In the early days of the internet, multimedia was sparse. You were lucky if you could stream highly compressed, low quality audio, images where small and of low quality, and don't even think about video. But in the past few years the internet has began to mature, its become ubiquitous with the current generation and all forms of media have now gone digital. Thanks to the growth of mobile computing, more people not only have access to the internet but with increasingly faster speeds that are capable of consuming all types of content more conveniently then ever before. As more people gained access, the tools to create digital content became cheaper and more accessible. These tools made it possible for even more content to be produced at higher quality with minimal expertise. Lowering the barrier of entry opened the flood gates for everyday people to become content creators, and better yet, entrepreneurs. 

Like in the physical world, text was one of the first ways the web was used to express ideas or opinions. From forums, chatrooms to eventually blogs the written word was used as a way to create content for whoever was willing to read it. Again, mirroring the path of the physical world, audio became the next big way to share ideas and opinions with Podcasts. While Podcast hasn't exactly crossover to mainstream, the medium is very popular among Techies, D.I.Y.'ers and more recently, the TV show obsessed. Some audio Podcasters are now starting to convert to video, turning what was something you listened to in the car on your way to work into something you may watch on your TV after work. Video content is of course the latest step for independent content creators on the internet. From video Podcast to Youtube, internet video content has exploded in the past few years and has turned some into semi-celebrities among their niche audiences. Companies like and Revision3 are paving the way to establishing what are essentially internet networks that brandcast highly niche shows over the internet. 

With the recent influx of people with access to the web and the increasing amount of quality content being produced by major corporations as well as independents the question is, where is the money? That's the question everyone wants to know the answer to, how do I make money from my content. As with every new medium, the money is usually slow to transition from the old ways of doing things to the new. This happened with TV in the 50's-60's. As television ownership grew from a few million households in the early 1950's to 44 Million by the late 1960's advertising dollars drastically shifted from print and radio to the more immersive television. Companies today have slowly flirted with investing ad dollars in the internet with varying degrees of success.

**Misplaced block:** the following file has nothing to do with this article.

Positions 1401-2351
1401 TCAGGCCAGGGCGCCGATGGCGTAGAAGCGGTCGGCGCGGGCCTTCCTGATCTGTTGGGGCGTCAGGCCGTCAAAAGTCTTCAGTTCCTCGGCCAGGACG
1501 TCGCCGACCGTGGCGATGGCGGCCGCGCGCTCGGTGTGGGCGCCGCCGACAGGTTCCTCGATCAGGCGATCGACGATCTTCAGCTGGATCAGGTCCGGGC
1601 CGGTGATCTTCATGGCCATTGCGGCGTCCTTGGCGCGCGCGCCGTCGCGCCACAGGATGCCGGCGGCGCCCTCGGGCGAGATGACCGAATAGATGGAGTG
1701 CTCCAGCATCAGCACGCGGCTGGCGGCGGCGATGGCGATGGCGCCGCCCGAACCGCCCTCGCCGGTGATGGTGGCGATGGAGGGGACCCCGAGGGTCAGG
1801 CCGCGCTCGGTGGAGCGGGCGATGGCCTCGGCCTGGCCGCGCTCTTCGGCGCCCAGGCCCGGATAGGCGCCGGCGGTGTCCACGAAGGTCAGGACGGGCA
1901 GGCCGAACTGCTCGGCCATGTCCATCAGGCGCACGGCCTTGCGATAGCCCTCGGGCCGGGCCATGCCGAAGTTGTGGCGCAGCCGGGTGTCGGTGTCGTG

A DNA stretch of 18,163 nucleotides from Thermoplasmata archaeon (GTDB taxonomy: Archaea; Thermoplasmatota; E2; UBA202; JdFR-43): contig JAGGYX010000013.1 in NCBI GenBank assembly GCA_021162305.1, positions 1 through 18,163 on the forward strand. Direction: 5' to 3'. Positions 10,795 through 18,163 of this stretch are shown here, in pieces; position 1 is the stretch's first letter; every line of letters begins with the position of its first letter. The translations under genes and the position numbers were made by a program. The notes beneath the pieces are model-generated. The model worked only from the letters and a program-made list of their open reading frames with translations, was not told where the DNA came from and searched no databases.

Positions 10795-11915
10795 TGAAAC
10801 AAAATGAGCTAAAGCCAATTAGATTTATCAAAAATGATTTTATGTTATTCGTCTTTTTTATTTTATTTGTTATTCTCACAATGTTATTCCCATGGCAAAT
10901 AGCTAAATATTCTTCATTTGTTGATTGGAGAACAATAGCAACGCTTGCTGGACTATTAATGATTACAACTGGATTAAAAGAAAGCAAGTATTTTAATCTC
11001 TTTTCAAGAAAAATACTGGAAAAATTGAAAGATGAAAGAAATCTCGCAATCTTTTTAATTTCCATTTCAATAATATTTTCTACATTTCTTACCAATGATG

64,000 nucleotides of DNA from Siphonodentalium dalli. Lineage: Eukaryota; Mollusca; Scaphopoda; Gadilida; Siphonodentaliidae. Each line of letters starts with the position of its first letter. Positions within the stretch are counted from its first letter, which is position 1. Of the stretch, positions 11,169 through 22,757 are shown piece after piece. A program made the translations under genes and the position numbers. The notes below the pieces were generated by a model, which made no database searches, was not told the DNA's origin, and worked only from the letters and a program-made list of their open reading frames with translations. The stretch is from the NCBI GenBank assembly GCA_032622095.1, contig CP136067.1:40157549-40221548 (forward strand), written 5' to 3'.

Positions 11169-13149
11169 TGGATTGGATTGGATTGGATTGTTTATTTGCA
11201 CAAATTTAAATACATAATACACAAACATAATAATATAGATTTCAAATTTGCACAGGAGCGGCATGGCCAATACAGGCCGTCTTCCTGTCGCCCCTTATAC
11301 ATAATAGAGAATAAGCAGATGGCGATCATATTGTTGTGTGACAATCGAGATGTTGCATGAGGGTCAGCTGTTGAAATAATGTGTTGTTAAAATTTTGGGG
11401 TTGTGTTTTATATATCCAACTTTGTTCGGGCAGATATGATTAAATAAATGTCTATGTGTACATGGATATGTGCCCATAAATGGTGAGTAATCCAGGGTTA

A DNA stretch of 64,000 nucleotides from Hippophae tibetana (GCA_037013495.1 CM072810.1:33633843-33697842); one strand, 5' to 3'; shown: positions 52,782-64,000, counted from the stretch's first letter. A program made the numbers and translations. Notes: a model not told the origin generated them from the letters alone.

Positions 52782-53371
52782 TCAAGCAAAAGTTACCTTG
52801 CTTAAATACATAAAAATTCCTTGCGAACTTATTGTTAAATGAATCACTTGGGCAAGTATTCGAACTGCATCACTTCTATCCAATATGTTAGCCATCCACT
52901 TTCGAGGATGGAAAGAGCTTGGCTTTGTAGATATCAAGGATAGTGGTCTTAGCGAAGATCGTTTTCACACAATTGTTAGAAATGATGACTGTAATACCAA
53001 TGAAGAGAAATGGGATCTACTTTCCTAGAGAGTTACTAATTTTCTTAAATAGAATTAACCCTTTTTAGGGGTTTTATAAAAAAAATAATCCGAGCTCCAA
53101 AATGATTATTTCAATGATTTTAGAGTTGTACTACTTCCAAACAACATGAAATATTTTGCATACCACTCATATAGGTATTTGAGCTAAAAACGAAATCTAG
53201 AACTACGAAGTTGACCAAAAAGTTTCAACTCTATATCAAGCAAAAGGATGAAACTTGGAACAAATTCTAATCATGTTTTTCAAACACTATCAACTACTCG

The web is still such a new and evolving medium the way companies advertise is changing almost as rapidly as the medium itself. In Q4 2012 digital ad revenues crossed $10 Billion for the first time ever, a 15% rise to $36.6 Billion for the year in the U.S. alone. This is 2nd only to Broadcast Television revenues ($39.6 Billion) and more than Cable Television, which was passed in 2011. The growth of internet advertising has out paced other forms of media every year since 2005. This is promising as it shows that not only as the quality of the content but the distribution of content improves, more ad dollars are coming.

So what are some of the way companies and individuals are earning money for their content?  


It's not hard to figure out that Youtube is the dominant player in online video today. With Billions of views per day and an advertising system in place its the easier most friction free place an independent content creator can began to earn money based on views. There are two main ways Youtube integrates advertising into it's videos. The clickable overlays that appear when the video begins to play on the bottom 1/3rd of the video or the pre-roll video that plays before the actual video plays. Each pays a different amount per 1,000 views, which can also vary depending on how much clout you have with Google. The average rate seems to be about $2.50 per 1,000 views ($2,500 per Million views) while AllThingsD mentions some larger publishers are fetching up to $10 per 1,000 views. Youtube was supposed to improve those rates this year but supposedly they over sold on ads and viewership didn't grow as fast as they expected. Youtube has invested hundreds of millions of dollars in "premium channels" and multiple improvements to YouTube's interface to make it more like a TV viewing experience rather than place to watch dumb cat videos. For the most part I think they're moving in the right direction.